The speed of modern communications also means that things are divulged in confidence to one person have spread around the county 15 minutes later.  Because this divulgence is all done electronically, it is written down and cannot later be denied.  So, if you tell a blatant lie about someone, this information can be communicated not only amongst the teenagers, but also to the parents within an hour.  This can lead to extreme awkwardness, especially as teenage boys tend to boast about their prowess in the downstairs department to impress their mates and teenage girls tend to say something in bitchy jest that is then redistributed as fact.

I vote for going back to the one on one, sitting on the stairs, phone cable stretched to maximum conversation.

Thursday 26 January 2012

Anorexic Vampires

On a bit of a personal crusade to unearth the more absurd "explanations" of anorexia nervosa, I came across this.  I haven't laughed this much in ages.  You don't need to read it all because it is repetitive and boring but it is slightly bizarre to attempt to psychoanalyse anorexia, using "Interview with a Vampire" as a major reference source.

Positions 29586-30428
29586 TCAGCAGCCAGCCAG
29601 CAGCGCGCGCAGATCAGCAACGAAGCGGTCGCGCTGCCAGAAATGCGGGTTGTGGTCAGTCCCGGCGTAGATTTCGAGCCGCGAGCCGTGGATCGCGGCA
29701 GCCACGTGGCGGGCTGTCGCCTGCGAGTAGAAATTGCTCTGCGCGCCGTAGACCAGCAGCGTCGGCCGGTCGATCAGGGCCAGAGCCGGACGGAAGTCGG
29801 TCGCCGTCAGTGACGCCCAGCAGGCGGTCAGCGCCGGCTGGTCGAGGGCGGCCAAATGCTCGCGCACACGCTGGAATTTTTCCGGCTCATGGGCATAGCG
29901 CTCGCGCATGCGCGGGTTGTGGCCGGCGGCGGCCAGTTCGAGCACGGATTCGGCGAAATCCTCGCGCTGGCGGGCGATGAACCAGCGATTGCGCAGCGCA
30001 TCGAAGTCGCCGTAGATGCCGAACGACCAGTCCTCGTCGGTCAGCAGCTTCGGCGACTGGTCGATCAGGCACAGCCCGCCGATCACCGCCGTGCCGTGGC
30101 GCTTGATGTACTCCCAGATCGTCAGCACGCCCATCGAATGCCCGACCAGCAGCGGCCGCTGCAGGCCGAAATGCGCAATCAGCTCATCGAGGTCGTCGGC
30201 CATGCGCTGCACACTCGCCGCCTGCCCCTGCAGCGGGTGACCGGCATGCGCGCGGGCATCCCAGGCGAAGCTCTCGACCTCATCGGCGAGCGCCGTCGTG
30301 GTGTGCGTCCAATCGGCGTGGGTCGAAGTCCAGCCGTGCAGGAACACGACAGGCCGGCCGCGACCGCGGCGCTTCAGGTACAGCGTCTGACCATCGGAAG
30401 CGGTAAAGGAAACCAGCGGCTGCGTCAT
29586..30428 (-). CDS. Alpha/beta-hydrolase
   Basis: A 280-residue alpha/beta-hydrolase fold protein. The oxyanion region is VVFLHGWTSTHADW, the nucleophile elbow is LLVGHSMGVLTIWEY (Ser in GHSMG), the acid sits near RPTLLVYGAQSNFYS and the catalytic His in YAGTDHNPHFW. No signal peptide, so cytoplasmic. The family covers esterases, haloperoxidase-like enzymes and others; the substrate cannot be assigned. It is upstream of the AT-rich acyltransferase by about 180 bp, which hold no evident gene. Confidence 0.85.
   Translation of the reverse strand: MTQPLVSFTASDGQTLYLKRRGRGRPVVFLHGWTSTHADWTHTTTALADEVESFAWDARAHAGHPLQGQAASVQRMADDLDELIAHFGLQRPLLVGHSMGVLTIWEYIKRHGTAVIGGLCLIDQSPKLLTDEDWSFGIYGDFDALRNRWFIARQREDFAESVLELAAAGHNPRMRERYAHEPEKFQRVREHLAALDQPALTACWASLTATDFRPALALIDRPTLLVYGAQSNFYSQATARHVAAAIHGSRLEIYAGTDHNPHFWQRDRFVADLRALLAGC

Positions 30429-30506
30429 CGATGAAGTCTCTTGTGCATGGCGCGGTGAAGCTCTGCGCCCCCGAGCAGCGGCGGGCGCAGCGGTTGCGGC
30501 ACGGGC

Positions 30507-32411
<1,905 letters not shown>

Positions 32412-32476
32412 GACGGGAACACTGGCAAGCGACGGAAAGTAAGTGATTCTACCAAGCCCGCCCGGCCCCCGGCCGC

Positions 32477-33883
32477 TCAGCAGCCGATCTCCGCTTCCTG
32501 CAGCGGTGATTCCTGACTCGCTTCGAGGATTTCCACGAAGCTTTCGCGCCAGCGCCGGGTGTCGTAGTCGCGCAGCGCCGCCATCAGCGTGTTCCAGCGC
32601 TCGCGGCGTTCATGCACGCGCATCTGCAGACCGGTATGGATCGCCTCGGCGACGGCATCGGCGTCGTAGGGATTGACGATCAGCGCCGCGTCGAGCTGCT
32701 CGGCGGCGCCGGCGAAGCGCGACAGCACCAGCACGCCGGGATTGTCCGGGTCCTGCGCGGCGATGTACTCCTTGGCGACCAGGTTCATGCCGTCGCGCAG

A lovely, long conversation with my old boss yesterday.  So lovely to catch up.  Lots to say and lots to hear.  This is for him.

My result:

You're Not A Perfectionist
You are definitely not a perfectionist. In fact, you're quite laid back. You may even benefit from striving a little more in your life--you may be surprised at what you can do! Just be careful to focus on the enjoyment of stretching yourself and growing, rather than worrying about the results too much. The following resources can teach you a little more about perfectionism, and about reducing stress in your life.


Let's move to Sussex...

In April 2011, F.E.A.S.T. launched the Google Yourself campaign.  As I was looking around local NHS websites in the South East of the UK recently, I thought I should point out some of the places you may choose NOT to live, based on their Eating Disorders websites.  Notes in red are mine - please note they have been tempered from my original notes which contained a lot of rude words!